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For given $A$-modules and homomorphisms $M'\stackrel{u}\to M\stackrel{v}\to M''\to 0$ this is an exact sequence iff for all $A$-modules $N$, the sequence $$0\to\operatorname{Hom}(M'',N)\stackrel{\overline{v}}\to \operatorname{Hom}(M,N)\stackrel{\overline{u}}\to \operatorname{Hom}(M',N)$$ is exact.

How to prove exactness at $\operatorname{Hom}(M,N)$ ?

Any help would be appreciated.

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Suppose $M' \rightarrow M \rightarrow M'' \rightarrow 0$ is exact. Since $v$ is surjective, $Hom(M'', N) \rightarrow Hom(M, N)$ is injective. Let $p\colon M \rightarrow N$ be a homomorphism such that $pu = 0$. Let $y \in M''$. There exists $x \in M$ such that $y = v(x)$. Since $Im(u) = Ker(v) \subset Ker(p)$, $p(x)$ is independent of a choice of $x$. Hence we get a map $q\colon M'' \rightarrow N$ such that $q(y) = p(x)$. It is easy to see that $q$ is a homomorphism. Since $qv = p$, $Ker(Hom(M, N) \rightarrow Hom(M', N)) \subset Im(Hom(M'', N) \rightarrow Hom(M, N))$. The other inclusion is clear.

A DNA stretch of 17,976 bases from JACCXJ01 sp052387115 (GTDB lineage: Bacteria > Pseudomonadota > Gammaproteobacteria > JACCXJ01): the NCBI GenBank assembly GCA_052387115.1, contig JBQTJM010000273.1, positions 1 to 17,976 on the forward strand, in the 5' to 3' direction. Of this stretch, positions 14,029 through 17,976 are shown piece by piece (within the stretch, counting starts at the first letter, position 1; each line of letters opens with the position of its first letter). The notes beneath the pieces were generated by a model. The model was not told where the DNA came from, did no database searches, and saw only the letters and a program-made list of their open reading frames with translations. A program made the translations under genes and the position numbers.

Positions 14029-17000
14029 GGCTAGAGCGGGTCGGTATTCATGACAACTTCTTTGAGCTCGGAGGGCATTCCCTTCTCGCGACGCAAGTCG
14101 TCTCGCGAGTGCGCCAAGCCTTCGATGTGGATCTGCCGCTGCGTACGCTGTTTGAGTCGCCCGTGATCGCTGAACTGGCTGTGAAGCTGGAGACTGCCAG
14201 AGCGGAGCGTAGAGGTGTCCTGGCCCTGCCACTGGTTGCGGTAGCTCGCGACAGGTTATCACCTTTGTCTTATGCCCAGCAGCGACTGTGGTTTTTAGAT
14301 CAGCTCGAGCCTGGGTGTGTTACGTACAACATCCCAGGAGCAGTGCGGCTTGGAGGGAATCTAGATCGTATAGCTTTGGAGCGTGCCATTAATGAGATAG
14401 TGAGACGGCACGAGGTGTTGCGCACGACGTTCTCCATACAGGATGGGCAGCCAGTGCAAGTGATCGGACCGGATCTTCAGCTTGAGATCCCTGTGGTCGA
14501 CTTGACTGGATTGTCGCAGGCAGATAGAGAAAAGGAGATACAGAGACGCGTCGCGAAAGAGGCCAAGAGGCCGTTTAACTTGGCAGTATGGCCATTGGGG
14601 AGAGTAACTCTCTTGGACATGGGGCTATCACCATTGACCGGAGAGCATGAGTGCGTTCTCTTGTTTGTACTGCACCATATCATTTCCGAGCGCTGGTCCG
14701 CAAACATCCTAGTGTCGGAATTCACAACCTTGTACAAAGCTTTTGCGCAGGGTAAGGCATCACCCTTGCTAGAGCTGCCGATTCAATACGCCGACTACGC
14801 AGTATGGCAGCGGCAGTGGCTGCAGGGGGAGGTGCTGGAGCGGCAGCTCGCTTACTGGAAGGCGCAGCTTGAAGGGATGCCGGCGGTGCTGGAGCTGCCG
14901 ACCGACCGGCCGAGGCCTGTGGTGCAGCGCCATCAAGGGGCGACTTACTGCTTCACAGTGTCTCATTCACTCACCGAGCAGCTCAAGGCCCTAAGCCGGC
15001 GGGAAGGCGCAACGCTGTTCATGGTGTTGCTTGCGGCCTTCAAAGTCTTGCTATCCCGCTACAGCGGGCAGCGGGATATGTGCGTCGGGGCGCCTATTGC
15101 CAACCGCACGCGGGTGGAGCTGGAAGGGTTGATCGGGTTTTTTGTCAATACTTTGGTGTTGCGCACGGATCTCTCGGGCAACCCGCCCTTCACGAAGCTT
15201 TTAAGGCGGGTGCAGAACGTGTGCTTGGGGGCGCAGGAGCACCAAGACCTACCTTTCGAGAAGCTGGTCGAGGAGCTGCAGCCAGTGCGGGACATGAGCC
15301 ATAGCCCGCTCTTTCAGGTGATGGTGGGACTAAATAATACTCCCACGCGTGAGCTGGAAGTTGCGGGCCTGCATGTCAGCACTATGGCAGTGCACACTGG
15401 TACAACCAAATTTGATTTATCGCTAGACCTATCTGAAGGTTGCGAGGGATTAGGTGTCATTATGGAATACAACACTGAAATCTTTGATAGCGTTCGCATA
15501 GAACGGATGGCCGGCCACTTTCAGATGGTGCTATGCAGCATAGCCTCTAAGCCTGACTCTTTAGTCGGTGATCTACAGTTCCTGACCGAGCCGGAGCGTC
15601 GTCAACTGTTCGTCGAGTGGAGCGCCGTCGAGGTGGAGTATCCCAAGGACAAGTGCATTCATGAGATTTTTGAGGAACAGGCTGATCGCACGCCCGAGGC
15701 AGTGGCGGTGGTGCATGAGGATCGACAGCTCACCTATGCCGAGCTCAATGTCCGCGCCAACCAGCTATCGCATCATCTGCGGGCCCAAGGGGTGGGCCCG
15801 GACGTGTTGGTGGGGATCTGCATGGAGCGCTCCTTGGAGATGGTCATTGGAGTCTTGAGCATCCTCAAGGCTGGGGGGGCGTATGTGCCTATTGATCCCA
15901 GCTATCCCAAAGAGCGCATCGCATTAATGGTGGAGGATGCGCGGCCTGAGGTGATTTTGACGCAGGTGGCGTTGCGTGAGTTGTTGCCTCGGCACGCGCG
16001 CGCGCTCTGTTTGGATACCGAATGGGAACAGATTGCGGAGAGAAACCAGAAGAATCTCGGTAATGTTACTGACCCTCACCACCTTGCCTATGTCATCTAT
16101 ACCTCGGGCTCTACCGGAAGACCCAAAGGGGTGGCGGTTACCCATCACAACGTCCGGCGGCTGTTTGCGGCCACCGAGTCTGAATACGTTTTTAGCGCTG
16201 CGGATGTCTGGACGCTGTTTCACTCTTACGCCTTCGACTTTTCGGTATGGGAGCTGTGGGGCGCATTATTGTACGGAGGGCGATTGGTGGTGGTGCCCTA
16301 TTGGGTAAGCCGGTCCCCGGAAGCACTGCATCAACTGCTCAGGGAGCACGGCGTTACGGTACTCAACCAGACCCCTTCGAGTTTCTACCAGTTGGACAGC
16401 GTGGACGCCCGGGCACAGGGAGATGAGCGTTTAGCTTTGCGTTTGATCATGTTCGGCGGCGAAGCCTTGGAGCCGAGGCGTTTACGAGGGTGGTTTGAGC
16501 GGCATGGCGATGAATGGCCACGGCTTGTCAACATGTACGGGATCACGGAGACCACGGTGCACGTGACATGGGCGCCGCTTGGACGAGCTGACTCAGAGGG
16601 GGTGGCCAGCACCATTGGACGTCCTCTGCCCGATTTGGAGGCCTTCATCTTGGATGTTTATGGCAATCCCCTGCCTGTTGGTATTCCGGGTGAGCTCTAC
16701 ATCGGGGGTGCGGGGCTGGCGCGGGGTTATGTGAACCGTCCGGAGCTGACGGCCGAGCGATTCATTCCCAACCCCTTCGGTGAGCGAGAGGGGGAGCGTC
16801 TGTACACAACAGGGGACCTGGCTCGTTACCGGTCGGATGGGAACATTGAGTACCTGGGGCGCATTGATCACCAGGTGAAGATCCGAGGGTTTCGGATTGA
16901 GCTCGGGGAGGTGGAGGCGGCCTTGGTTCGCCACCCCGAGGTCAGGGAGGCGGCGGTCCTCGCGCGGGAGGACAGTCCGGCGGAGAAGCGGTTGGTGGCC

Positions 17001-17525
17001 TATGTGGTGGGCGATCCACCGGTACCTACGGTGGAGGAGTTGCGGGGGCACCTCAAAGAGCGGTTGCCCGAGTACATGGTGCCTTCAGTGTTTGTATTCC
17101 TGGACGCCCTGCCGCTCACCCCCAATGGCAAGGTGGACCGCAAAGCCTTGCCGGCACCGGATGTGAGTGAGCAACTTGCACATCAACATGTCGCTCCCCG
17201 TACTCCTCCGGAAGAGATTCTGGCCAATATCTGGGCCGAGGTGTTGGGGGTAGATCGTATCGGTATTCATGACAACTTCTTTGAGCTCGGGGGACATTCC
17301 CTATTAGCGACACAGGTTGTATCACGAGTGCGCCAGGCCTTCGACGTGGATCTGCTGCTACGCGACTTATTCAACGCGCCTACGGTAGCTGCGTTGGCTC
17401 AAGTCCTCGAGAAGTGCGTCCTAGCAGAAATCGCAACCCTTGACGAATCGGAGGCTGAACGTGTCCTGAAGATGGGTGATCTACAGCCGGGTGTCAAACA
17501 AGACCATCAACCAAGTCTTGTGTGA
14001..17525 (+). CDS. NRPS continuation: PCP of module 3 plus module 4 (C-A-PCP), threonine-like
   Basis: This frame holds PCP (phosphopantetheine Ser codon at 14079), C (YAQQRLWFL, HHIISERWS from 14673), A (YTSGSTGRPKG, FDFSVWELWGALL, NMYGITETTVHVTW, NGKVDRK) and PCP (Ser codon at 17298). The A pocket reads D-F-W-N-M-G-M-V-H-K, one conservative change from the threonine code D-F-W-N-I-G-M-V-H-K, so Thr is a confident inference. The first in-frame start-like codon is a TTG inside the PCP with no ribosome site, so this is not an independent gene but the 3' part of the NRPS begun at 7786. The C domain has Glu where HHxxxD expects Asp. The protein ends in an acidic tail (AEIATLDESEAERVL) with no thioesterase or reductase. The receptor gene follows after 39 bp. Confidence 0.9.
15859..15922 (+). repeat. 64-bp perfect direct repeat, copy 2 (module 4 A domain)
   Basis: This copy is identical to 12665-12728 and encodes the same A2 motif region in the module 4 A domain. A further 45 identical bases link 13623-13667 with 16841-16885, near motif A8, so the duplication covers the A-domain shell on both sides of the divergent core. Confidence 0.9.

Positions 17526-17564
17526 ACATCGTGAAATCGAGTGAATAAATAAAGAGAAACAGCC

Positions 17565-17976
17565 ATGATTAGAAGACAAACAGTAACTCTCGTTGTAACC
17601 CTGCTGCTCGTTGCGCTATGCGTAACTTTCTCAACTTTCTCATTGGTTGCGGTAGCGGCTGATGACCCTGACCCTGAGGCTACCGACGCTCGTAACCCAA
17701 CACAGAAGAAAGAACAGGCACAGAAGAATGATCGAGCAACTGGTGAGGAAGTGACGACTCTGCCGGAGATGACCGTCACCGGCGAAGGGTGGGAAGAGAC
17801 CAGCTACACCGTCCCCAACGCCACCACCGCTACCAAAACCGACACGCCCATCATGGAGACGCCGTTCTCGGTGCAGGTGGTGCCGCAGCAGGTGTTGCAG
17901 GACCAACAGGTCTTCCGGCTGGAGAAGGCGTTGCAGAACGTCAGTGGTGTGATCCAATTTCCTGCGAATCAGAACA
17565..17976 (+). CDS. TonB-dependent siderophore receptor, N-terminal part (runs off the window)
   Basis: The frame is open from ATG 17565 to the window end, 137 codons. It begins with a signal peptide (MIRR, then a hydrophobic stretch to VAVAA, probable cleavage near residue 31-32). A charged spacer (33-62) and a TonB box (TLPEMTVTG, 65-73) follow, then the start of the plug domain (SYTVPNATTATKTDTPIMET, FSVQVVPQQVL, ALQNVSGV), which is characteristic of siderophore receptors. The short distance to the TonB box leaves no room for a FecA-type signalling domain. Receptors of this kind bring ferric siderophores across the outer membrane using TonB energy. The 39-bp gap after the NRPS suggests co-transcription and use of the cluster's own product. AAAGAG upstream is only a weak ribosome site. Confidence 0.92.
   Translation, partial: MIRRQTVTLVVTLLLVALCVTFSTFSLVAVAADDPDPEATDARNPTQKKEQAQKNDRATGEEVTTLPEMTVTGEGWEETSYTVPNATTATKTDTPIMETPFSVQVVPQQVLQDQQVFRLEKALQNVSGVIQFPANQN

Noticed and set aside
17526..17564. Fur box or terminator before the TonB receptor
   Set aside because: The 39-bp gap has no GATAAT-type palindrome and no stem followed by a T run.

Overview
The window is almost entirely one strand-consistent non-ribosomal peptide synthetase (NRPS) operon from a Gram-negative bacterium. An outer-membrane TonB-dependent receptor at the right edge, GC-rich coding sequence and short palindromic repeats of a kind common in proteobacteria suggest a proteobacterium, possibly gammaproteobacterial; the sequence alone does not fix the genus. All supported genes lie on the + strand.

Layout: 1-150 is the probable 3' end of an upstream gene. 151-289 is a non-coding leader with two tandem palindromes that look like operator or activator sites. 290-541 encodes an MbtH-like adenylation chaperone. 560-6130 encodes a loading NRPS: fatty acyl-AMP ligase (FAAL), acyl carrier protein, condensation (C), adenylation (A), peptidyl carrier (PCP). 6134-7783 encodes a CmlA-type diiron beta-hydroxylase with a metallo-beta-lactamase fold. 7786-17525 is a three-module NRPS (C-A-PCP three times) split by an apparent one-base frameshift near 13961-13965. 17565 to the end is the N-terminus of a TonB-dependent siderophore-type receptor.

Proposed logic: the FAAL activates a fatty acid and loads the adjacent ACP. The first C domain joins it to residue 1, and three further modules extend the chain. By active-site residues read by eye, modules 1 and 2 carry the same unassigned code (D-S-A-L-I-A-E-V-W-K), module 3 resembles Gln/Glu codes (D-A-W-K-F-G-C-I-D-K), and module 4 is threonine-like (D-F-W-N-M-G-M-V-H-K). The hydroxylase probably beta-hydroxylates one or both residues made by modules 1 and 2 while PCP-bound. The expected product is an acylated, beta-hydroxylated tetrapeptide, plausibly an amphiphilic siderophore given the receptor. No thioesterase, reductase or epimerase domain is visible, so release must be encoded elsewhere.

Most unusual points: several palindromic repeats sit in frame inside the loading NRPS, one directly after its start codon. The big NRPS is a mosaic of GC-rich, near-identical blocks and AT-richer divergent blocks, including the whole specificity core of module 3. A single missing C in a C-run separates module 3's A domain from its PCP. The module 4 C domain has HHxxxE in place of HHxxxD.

Conversely suppose $0 \rightarrow Hom(M'', N) \rightarrow Hom(M, N) \rightarrow Hom(M', N)$ is exact. I will prove that $M' \rightarrow M \rightarrow M'' \rightarrow 0$ is exact. Since $Hom(M'', N) \rightarrow Hom(M, N)$ is injective, $v$ is surjective. So it suffices to prove that $Im(u) = Ker(v)$. Since $0 \rightarrow Hom(M'', M'') \rightarrow Hom(M, M'') \rightarrow Hom(M', M'')$ is exact. $vu = 0$. Hence $Im(u) \subset Ker(v)$. Let $N = M/Im(u)$. Let $p\colon M \rightarrow N$ be the canonical homomorphism. Since $pu = 0$, there exists $q\colon M'' \rightarrow N$ such that $qv = p$. Let $x \in Ker(v)$. Since $0 = qv(x) = p(x), x \in Im(u)$. Hence $Ker(v) \subset Im(u)$.

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